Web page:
Ultimately, I may consider getting a digital only subscription. The cost of R80 a month is actually not that high considering the general high quality of the articles. But I am probably too lazy to actually get one.

13 September 2016

Challenges in Education

I discovered Malcolm Gladwell's Revisionist History Podcast accidentally - not because it was difficult to find; but rather because I wasn't even looking for new podcasts. The series (or season 1) is over; and I am only halfway through - but the middle episodes on education has been fascinating.

So far, the podcasts have all been very US centric - but the US does have quite a few similarities with South Africa: historic racial inequality, history of segregation, high inequality and high disparity in education levels. Education in South Africa, specifically higher education, has been a hot topic in South Africa - and the three podcasts on education leave a lot of food for thought.

Episode 4, Carlos Doesn't Remember, traces the wider impact of inequality and social problems associated with inequality on the "smart kids". The compelling argument is not that the distribution of clever people is bound to race or wealth - that is obvious; but rather that they do not have the actual tools at hand to really take advantage of their talents. It is not just a matter of do well in school; and the world will open up - the wider support structure is an inherent part of making it happen. In the context of transformation targets in South Africa; this is an important point - it will be difficult to change the face of sport and business without the wider socio-economic support; not just waiting for talent to rise to the top.

Episode 5, Food Fight, traces the decisions of two different private colleges in the US to funding poorer students; and makes the case that there is a moral issue at stake when a college decides to focus on better food or on better facilities rather than funding poorer students for education. In the context of #feesmustfall, I wonder how many South African institutions have made these type of calls. 

Finally, episode 6, My Little Hundred Million, traces the huge endowments of US universities; and the absurdity of philanthropic donations of education institutions that already have endowments bigger than some countries' GDP. And for that matter, the fact that most of these elite universities remain closed to many underprivileged students; despite the fact that they can actually afford to financially support many more such students. There is however a take way for South African universities - ultimately, the success of institutions such as Harvard, Princeton and the like is due to their endowments. South African universities, and universities in general across the developing world, will need to build similar endowment funds to be able to compete and thrive.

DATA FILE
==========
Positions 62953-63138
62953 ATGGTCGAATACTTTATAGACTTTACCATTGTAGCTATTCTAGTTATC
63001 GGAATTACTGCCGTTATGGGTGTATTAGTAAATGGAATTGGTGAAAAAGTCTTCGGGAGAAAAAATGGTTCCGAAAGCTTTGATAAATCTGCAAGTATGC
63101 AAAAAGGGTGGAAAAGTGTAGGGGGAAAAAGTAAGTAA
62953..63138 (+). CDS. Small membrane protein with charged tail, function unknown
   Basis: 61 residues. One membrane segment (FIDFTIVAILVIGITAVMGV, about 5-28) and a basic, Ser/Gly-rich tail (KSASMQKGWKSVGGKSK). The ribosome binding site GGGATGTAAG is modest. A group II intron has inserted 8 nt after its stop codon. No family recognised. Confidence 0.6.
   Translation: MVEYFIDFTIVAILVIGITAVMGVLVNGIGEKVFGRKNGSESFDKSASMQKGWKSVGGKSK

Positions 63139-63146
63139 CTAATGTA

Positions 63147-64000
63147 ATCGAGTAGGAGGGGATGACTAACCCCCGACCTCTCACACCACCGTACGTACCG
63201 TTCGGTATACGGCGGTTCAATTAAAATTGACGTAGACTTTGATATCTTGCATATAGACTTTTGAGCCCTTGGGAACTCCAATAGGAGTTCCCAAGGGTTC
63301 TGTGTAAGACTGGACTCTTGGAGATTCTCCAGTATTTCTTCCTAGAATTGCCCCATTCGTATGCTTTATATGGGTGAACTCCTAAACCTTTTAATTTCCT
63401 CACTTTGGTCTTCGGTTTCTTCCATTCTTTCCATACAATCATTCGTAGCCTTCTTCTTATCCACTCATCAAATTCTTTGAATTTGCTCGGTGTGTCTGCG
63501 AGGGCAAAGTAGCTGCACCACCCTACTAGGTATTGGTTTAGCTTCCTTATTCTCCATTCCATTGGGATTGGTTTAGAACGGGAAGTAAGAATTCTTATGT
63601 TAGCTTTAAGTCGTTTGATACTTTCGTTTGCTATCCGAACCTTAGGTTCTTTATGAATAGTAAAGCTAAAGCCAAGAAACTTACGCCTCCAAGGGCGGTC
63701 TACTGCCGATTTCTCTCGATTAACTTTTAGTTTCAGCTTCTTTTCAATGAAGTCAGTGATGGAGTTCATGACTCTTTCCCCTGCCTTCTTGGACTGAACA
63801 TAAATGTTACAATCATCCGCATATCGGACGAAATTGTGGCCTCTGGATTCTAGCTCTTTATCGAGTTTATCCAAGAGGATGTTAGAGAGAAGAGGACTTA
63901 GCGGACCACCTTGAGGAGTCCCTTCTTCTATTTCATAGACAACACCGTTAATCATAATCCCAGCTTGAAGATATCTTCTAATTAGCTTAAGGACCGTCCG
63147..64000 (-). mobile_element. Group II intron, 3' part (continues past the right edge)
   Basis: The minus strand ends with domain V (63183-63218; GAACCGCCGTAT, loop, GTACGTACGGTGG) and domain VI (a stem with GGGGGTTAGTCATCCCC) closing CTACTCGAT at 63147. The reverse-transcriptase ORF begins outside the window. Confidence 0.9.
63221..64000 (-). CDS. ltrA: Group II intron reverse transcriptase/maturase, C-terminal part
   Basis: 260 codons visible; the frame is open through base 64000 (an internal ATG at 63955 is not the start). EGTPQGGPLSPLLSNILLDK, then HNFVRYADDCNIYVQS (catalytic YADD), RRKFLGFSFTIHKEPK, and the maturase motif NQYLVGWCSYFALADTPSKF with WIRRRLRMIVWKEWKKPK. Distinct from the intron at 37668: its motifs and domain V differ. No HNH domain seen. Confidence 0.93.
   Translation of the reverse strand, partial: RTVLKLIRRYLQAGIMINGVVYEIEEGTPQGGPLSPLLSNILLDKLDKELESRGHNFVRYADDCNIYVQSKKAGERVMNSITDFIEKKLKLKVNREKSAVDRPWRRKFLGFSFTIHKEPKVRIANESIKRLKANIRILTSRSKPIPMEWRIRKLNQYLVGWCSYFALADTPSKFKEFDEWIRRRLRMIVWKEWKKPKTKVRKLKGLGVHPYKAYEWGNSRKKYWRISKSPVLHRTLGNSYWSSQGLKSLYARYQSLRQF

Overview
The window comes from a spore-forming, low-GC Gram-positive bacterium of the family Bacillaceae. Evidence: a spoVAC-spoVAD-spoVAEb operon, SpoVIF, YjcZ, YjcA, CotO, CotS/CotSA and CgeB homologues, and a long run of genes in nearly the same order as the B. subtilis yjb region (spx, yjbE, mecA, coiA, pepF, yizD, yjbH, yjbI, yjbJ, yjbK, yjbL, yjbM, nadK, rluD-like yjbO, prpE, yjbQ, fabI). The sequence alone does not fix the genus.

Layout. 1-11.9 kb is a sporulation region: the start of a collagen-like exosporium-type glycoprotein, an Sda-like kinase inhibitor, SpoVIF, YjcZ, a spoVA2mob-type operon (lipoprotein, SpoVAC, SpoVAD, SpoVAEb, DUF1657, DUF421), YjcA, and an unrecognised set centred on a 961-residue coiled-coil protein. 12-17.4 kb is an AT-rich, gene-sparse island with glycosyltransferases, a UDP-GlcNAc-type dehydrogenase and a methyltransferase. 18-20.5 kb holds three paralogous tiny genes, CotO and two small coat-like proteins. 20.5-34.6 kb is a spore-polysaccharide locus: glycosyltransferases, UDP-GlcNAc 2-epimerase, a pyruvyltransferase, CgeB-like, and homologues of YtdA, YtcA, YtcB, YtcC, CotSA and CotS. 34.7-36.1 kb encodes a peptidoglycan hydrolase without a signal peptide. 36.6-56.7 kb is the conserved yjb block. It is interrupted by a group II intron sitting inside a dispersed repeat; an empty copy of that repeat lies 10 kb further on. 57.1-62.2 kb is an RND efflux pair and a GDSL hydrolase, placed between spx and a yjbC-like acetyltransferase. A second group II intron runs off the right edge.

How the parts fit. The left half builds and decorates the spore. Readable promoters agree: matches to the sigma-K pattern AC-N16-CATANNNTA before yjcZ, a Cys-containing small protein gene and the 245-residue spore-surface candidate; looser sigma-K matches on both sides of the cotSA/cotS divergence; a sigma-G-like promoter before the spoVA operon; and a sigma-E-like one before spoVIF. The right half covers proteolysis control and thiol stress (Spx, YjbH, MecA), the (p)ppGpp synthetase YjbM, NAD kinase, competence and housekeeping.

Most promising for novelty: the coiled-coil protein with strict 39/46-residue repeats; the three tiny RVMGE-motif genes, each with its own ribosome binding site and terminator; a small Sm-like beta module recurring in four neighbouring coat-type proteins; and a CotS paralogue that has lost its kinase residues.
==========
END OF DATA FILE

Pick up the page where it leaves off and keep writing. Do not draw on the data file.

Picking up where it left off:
I have really enjoyed the series so far, and would highly recommend the podcast to all.

04 September 2016

Buskaid 2016

M is away this weekend, and for various other reasons; I only got round to buying Buskaid tickets yesterday morning. While it was not a full house, there were very few seats left. And once again Buskaid put on a stunning show - with quite a lot of variances from previous years in its pop/kwela arrangements. As is almost traditional, the concert began with Chaconne from Rameau's opera Dardanus. I am not much of a fan of Rameau, so I will move along. 

I recall in my first Buskaid concert, a young boy whose violin seemed to be bigger than him. Mzwandile Twala has now grown up; and was the first featured soloist playing Angela Morley's Reverie. It's a peaceful, contemplative piece for the violin; and a great introduction to Ralph Vaughn Williams' stunning "The Lark Ascending" performed with great virtuosity by Kabelo Monnathebe. It is certainly one of the great Buskaid performances; and my favourite performance of the evening. It's a piece I have heard before on radio; and clearly showcased how much more in depth a live performance can be. Due to some rather loud coughing in the audience, some parts of it was replayed after the interval - and I wished that it was performed in its entirity! Before the interval though, harpist Jude van der Wat made a reappearance with the Buskaid, this time performing Debussy's Danse sacrée et danse profane - a great showcase for both the harp and the orchestra. 

After the interval, Buskaid performed the full Holberg Suite. I like the fact that Buskaid has, in the recent past, performed full pieces instead of just excerpts. After the re-recording of a few excerpts for The Lark Ascending, the rest of the concert featured more contemporary music including the kwela arrangements. This part of the concert has been revitalised with newer arrangements - and as always led me to think, that the Buskaid could easily partner with contemporary South African musicians and singers to widen their appeal (and resulting financial well being).

15 August 2016

Sophiatown: The Mix

Together with District Six, the forced removal and relocation of Sophiatown during Apartheid is well known. Sophiatown's cultural legacy remains highly influential, especially in music with stars such as Miriam Makeba and Hugh Masekela tracing their roots to Sophiatown. 

Given the rich history, it is sad that the museum celebrating Sophiatown is not as well known; and is actually a fairly recent addition. The Mix combines one of the few undemolished houses during 1955 and a new building to serve as a space for music and conferences.

The house belonged to Dr Alfred Xuma, an ex-President of the ANC and a medical doctor for the community; and traces the political and social forces of Sophiatown through photographs and artefacts (mainly belonging to Dr Xuma).

This is a simple museum that manages to effectively chronicle Sophiatown and the wider impact on South Africa. It is effectively hidden away in the suburbs of Johannesburg without the spotlight of Lilliesleaf or Apartheid Museum and lacks many of the draw cards of modern museums - the multimedia showcases; immersive and interactive displays and stunning architectural features. Sophiatown has an important place in South Africa's narative - and The Mix is an important part of telling that narrative. It is a must visit for that reason alone.